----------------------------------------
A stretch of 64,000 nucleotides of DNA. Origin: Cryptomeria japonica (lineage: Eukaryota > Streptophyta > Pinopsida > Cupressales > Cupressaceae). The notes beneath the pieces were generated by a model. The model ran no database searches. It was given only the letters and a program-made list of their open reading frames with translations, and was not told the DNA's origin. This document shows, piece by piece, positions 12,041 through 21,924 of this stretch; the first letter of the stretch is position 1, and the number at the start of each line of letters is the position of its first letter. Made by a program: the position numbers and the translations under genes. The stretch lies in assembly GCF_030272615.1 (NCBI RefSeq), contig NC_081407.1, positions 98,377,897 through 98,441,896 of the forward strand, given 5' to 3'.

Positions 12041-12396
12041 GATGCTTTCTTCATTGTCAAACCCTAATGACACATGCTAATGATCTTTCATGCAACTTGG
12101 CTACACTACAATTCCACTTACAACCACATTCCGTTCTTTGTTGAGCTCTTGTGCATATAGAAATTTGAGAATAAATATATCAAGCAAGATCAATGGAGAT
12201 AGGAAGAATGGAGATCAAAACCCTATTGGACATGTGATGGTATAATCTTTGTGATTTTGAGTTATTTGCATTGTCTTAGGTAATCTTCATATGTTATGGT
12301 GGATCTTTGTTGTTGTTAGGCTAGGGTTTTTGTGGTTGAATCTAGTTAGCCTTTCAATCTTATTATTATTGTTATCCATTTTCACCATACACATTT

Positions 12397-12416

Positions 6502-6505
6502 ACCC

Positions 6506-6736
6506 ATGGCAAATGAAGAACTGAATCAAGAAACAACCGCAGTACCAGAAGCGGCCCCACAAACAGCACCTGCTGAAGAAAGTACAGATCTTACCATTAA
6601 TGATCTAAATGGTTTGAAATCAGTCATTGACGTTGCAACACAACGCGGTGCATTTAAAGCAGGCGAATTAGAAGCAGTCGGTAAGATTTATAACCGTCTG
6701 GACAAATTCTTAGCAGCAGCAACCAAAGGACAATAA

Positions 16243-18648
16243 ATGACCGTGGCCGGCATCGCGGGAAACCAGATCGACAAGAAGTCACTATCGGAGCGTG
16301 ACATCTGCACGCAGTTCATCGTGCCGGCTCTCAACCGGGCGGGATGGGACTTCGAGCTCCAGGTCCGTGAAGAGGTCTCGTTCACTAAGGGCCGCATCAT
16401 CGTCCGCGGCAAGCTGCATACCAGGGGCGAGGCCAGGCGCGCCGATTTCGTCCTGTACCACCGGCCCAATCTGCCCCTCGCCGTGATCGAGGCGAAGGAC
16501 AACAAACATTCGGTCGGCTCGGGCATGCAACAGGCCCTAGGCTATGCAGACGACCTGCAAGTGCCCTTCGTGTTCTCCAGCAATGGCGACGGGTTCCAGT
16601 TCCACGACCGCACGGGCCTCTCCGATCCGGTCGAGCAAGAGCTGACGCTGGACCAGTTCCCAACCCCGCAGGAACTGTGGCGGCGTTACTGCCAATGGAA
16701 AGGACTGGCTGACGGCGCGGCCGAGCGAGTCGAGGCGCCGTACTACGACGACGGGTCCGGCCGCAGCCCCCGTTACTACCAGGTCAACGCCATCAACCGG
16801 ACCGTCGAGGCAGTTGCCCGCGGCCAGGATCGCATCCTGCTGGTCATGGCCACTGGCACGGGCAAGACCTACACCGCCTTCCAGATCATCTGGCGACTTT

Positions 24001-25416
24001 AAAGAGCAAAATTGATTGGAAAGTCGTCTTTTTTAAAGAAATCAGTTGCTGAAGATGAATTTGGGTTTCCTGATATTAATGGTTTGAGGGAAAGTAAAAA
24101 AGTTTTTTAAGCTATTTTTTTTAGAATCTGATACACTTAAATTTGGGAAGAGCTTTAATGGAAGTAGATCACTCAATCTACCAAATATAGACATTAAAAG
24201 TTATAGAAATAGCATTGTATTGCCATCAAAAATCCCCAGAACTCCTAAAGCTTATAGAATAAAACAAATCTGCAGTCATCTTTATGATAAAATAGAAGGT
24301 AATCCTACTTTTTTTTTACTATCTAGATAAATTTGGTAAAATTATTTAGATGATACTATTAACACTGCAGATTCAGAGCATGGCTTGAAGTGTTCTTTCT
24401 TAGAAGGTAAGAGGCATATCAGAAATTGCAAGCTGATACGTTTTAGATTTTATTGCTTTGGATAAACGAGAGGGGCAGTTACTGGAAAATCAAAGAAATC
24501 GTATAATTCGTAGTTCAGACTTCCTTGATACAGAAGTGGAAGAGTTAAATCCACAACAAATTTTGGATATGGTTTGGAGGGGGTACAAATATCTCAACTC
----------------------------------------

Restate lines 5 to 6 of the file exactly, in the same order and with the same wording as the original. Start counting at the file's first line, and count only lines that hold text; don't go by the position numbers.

12201 AGGAAGAATGGAGATCAAAACCCTATTGGACATGTGATGGTATAATCTTTGTGATTTTGAGTTATTTGCATTGTCTTAGGTAATCTTCATATGTTATGGT
12301 GGATCTTTGTTGTTGTTAGGCTAGGGTTTTTGTGGTTGAATCTAGTTAGCCTTTCAATCTTATTATTATTGTTATCCATTTTCACCATACACATTT